Oh s*@\#!

Decreasing the spatial resolution (i.e., using more coarse-grained locations) actually increases the chances of successful trajectory recovery (but only to the location granularity of course). It’s harder to link these recovered trajectories to individual people though as human mobility becomes less unique in coarser-grained datasets.

Decreasing the temporal resolution (only releasing data for larger time windows) increases both the chances of successful trajectory recovery, and of re-identification.

The best defence for preserving privacy in aggregated mobility datasets should come as no surprise to you – we need to add some carefully designed random noise. What that careful design is though, we’re not told!

… a well designed perturbation scheme can reduce the regularity and uniqueness of mobile users’ trajectories, which has the potential for preserving mobile users’ privacy in aggregated mobility data.

11 thoughts on “Trajectory recovery from Ash: User privacy is NOT preserved in aggregated mobility data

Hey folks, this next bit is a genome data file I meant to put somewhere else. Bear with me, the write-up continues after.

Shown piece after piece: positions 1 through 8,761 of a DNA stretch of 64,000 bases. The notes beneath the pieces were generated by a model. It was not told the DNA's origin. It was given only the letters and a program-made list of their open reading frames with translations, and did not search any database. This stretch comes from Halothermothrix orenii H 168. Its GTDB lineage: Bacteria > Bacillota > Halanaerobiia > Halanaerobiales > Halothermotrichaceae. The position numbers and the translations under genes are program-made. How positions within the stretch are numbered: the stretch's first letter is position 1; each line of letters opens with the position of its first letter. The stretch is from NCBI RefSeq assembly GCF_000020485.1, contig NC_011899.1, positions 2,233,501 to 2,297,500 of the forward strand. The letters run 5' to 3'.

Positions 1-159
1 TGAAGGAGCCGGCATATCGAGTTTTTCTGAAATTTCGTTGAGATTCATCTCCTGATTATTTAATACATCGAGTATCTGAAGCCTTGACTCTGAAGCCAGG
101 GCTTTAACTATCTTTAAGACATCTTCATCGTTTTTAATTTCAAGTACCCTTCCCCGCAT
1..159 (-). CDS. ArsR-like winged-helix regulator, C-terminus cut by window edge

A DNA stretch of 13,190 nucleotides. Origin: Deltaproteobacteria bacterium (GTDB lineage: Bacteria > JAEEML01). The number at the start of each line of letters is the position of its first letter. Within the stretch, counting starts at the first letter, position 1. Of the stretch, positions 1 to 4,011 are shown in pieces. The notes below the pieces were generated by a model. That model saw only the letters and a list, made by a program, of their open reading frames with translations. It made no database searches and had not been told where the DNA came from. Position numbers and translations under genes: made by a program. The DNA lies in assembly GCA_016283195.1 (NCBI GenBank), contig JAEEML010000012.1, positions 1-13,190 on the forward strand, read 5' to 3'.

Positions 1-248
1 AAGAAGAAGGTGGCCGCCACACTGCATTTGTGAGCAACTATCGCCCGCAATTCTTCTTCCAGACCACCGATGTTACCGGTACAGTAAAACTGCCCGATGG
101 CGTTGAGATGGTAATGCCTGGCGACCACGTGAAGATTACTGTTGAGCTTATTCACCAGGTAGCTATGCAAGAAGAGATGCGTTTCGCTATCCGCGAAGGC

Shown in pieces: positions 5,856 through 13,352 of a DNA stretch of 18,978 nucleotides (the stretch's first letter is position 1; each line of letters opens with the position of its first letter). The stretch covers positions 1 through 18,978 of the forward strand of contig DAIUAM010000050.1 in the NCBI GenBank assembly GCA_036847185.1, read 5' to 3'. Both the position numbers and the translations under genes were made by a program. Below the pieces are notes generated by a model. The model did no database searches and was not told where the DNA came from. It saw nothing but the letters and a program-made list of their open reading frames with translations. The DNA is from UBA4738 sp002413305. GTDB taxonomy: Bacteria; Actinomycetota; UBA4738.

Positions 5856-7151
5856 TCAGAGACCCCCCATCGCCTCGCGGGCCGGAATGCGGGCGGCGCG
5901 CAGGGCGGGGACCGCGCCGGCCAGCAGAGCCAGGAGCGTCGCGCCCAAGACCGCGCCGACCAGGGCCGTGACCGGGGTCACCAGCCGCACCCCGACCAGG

1. In the above example where there is 1 user for location 5, how user 3 was selected to to be at that location? was it a random selection ? I’m missing that step. Thanks

    1. Those assignments are made as ‘best guesses’ by minimising the cost function – see the following part of the write-up which explains the translation into a Linear Sum Assignment Problem… Regards, A.

      1. Saw that, but let’s take the above example again, why not assign location 5 to say user 4 ? That is the part I’m missing – thanks for your patience in replying

      2. With the understanding that a user can only be in one location at one time and yes, I do see in the matrix that 4 is assigned to location 1 – but what if the rows were swapped ? I guess what I’m missing is the initial assignment when the process starts – so…initially, we assign a user to a random location (as long as he is in only one location) and we move on from there as we iterate through time ? Again, thanks for your patience